wrought iron. Central carriage entrance with pedestrian gates to either
side. Banded, pilastered piers on bases with cornices. Lower outer
piers, that to left attached to Monkey Lodge, that to right has cornice
and ball finial. Central double gates have arrow-head bars, middle rail
with encircled IB motifs,
lower rail and dog bars. Curved braces to
upper part. Outer gates similar. Probably later scrolled lamp brackets
to main piers, that to right with intact carriage lamps. Formed gateway
to Woolverstone Hall."
'IB' refers to the initials 'JB': John Berners. The approximate
translation of the Spanish language motto: 'Del fuego el arola' is
presumed to be 'Ring of fire'.
Why the monkeys?
A story tells us that William Berners’ pet monkeys raised the alarm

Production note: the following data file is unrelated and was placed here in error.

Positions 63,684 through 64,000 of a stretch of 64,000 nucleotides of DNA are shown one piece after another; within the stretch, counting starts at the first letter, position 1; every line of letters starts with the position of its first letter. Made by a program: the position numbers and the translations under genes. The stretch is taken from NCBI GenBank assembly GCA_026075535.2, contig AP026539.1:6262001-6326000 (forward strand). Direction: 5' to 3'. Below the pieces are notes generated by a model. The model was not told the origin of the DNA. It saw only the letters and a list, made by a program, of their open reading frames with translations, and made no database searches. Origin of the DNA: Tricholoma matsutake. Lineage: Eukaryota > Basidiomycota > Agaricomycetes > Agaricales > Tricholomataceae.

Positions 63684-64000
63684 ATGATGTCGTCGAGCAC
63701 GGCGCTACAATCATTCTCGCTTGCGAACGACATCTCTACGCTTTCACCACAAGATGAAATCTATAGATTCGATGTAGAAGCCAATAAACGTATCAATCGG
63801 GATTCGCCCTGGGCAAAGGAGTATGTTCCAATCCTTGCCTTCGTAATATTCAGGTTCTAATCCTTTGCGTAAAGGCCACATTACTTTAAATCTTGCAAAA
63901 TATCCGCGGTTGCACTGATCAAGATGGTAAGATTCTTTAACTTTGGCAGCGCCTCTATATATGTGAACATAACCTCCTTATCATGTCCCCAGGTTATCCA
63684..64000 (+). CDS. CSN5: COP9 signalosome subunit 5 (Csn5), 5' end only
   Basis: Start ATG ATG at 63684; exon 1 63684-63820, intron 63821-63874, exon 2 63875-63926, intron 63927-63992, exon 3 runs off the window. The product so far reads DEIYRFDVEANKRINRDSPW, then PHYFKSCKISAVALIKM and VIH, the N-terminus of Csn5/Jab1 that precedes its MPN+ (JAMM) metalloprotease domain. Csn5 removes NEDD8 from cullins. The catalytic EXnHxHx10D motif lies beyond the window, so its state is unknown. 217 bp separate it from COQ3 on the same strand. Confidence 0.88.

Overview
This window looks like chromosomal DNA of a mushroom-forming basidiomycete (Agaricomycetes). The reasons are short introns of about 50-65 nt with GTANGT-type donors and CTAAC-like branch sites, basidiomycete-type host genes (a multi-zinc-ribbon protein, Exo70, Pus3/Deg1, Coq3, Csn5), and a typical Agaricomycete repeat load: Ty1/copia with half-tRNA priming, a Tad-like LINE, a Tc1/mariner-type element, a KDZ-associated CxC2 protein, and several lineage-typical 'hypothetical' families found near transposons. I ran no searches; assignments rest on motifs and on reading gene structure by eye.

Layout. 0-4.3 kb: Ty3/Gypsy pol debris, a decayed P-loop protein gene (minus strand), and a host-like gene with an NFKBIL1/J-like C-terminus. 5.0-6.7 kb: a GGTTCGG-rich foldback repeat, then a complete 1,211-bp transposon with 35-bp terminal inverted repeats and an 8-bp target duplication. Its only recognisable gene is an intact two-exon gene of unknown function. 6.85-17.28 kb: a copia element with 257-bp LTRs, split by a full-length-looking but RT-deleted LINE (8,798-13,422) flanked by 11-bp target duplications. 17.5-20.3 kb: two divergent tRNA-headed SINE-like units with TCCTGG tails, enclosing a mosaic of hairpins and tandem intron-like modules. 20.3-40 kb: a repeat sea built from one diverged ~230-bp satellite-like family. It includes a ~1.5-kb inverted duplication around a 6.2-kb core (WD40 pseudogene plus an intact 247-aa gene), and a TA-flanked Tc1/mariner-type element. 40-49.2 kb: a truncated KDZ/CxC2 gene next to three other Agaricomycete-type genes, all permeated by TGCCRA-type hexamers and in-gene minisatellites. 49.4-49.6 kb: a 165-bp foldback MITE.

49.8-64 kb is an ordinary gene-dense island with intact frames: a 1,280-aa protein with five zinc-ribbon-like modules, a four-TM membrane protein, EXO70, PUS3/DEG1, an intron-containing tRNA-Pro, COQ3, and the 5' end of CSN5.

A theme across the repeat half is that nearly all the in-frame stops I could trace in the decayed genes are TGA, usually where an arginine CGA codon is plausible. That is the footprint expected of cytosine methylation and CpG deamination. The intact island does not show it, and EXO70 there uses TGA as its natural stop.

when Woolverstone Hall caught fire
enabling the family to escape
unharmed. Following this, Berners had images and statues of monkeys
made to adorn the Woolverstone Hall estate. The monkey was adopted as
an element in the Berners family crest, although it does not appear on
the stone shield above the motto on the lodge in the photograph above.
The sculpted, baboon-like monkeys are shown with a kind of belt arond
them with a ring near the spine, which suggests that they were pets
that could be kept on a tether.
See our Ipswich High School page
for an image of the Hall and our Woolverstone
Freston Tower: the oldest
folly in the
Mention of Freston Tower gives us the opportunity to
give a little detail about this fine landmark. The tower stands high up
above a steep grassy bank which slopes down to the Orwell River basin.
The view from the top of the tower is of the wide river with Piper's